What say ye?

14276



Barrels are expendable components in competition Rifles. There is just no way to predict how much barrel life is left in a barrel that comes on a used Rifle.. These Rifles are made to shoot. If it shoots good, enjoy it while it lasts. I would not be too concerned about barrel erosion caused by fire forming brass,regardless what method you use. If you can afford it,I would seriously think about having a new barrel chambered by a competent gunsmith. Chances are,the gun will shoot like a dream and you will know all the pertinent history of the barrel.

Its easy to fall in love with a good shooting barrel. Iíve done it before. These love affairs donít last forever. Its Just the nature of the Sport.


Glenn

Gene Beggs
10-26-2013, 06:13 PM
I guess i'm just stupid but the method i use is very successful with a hundred firings out of them i have set four records at 1000 yds. with them. I don't have a click at the top either and i anneal every time. So if you think you have the answers, great....... jim




Jim and Alinwa

Pardon me for butting into your conversation. It won't happen again.

Gene Beggs

jim1K
10-26-2013, 07:20 PM
Gene, I see the evidence is gone..... jim

adamsgt
10-26-2013, 07:24 PM
Gene, I see the evidence is gone..... jim

Unfortunately I think some good info is gone.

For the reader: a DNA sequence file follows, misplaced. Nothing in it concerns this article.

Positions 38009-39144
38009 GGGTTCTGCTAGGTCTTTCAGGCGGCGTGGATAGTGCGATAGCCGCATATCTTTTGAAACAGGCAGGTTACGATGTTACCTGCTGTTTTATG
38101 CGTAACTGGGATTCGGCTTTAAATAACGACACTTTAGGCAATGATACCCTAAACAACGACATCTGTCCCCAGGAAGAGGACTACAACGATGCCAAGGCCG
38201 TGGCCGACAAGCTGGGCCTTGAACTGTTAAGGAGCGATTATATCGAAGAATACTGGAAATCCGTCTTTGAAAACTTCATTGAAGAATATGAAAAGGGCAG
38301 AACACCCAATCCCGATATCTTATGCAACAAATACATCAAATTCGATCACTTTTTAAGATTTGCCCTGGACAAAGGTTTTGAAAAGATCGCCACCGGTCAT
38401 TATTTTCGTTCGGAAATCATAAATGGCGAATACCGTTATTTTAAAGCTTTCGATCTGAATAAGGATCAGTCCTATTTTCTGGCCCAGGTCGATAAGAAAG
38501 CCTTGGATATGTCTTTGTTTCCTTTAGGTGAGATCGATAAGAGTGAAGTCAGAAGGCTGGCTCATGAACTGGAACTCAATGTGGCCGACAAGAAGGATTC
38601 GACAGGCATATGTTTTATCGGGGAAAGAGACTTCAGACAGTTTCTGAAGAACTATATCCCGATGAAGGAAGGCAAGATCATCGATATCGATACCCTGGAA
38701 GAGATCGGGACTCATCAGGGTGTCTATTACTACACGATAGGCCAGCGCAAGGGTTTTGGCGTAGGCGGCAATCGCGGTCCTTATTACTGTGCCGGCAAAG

Hal
10-26-2013, 08:18 PM
I'm sorry I missed what Gene posted. He always worth reading and he shortens the learning curve.

He's one of the guys that, when it comes to shooting ,could wear the T shirt "been there done that" .



Hal

Gene Beggs
10-27-2013, 02:55 PM
A good night's rest often works wonders for one's disposition and brings things into focus that were not considered the day before. :o This was brought home vividly to me this morning as I looked in the mirror and reflected upon the tacky remarks I made to Alinwa and Jim. Gentlemen, please accept my most sincere apologies for being such a jerk. :o

It's been my experience that when experts disagree on something it's often because they are talking about two different things. Such was the case with our disagreement yesterday about lubing cases before fireforming. My mistake was not remembering that what works perfectly with one cartridge may not work at all for another. I was looking at the situation from only my limited experience with short range benchrest, 6ppc's and other small caliber wildcats based on the Lapua 220 Russian case. Alinwa and Jim were talking about thousand yard cartidges and others with which I have no experience.

Sorry guys. At times I'm guilty of taking things too seriously. I need to lighten up; huh? :o

Sincerely

Gene Beggs

Wayne Shaw
10-27-2013, 04:50 PM
Gene has nothing to apologize for. He offered his opinion and was jumped on. It has happened to everyone who posts on a forum. There is always someone who thinks his/her way is the only way to do something. I'm fairly sure there has been as many PPC cases fire formed dry as there has been oiled. Same as true with a Dasher, an ACK chamber, you name it.

It's when the knowitall takes such a hard nosed stand and makes the whole thread turn sour, everyone suffers.

TheoW
10-27-2013, 05:33 PM
gene has nothing to apologize for. He offered his opinion and was jumped on. It has happened to everyone who posts on a forum. There is always someone who thinks his/her way is the only way to do something. I'm fairly sure there has been as many ppc cases fire formed dry as there has been oiled. Same as true with a dasher, an ack chamber, you name it.